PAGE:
The most contentious issue in Brackeen is whether ICWA creates a race-based classification, subject to strict scrutiny. In Morton v Mancari, the Supreme Court upheld a federal law that gave hiring preferences to tribal members at the Bureau of Indian Affairs, on the theory that distinguishing between tribal members and nonmembers creates a nonracial “political” classification, subject to rational basis review. Yet Mancari expressly reserved judgment about laws “directed towards a ‘racial’ group consisting of ‘Indians.’” Defenders of ICWA contend that it too creates only a “political” classification.
But ICWA defines “Indian children” as children who are either tribal members or who are “eligible for membership in an Indian tribe and [are] the biological child[ren] of . . . member[s].” Different tribes have different eligibility criteria, but all are biological—Navajo, for example, requires a person to be 25% Navajo; Gila River requires a person to be 25% Indian (not necessarily Gila River); Choctaw requires that the person be a lineal descendant of a signer of the Dawes Rolls. Only biological factors count—and the second half of the definition even prohibits children who are adopted by tribal members from qualifying as Indian children.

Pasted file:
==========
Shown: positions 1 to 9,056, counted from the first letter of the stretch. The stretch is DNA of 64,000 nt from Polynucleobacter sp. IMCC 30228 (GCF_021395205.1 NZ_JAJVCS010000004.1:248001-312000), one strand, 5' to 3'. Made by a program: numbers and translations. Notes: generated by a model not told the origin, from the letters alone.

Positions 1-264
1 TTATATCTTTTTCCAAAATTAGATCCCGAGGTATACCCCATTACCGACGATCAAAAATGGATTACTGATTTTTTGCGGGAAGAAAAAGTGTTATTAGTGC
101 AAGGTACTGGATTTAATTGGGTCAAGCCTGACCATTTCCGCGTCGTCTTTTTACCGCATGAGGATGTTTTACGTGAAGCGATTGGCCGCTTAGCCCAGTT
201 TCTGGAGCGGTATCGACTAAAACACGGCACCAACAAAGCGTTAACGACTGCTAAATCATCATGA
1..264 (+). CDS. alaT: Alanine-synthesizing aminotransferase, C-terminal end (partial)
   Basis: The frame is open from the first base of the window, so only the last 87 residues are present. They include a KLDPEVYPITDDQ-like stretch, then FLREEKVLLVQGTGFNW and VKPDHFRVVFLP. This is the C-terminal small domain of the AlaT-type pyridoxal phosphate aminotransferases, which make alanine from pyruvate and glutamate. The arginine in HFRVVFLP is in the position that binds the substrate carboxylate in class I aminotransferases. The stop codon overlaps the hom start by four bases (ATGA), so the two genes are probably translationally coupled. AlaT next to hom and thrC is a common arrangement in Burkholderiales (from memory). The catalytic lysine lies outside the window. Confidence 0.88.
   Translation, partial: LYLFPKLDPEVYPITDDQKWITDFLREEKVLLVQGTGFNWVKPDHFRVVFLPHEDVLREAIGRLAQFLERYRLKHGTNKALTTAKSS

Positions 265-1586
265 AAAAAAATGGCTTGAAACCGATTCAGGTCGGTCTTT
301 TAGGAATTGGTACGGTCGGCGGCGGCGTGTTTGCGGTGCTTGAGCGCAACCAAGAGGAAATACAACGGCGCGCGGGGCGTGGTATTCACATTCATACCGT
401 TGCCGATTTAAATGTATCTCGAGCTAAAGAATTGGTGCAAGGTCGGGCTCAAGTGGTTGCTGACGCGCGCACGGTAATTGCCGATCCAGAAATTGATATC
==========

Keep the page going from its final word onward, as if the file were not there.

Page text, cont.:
As a result, a child who is fully acculturated to a tribe—speaks a tribal language, practices a Native religion, lives on reservation—would not qualify as “Indian” under ICWA if he or she fails to meet the biological standard. But a child who does meet that biological standard would qualify, even if she has no cultural, religious, or political connection with the tribe—as in the 2016 “Lexi” case.
The District Court in Brackeen therefore concluded that ICWA creates a racial classification—that it is “directed towards a ‘racial’ group consisting of ‘Indians’” and is outside the reach of Mancari’s rational basis rule. The Fifth Circuit reversed that ruling, however, on the grounds that ICWA’s definition of “Indian child” uses biological factors as “a proxy” for the child’s “not-yet-formalized tribal affiliation,” and therefore still falls within the Mancari rule.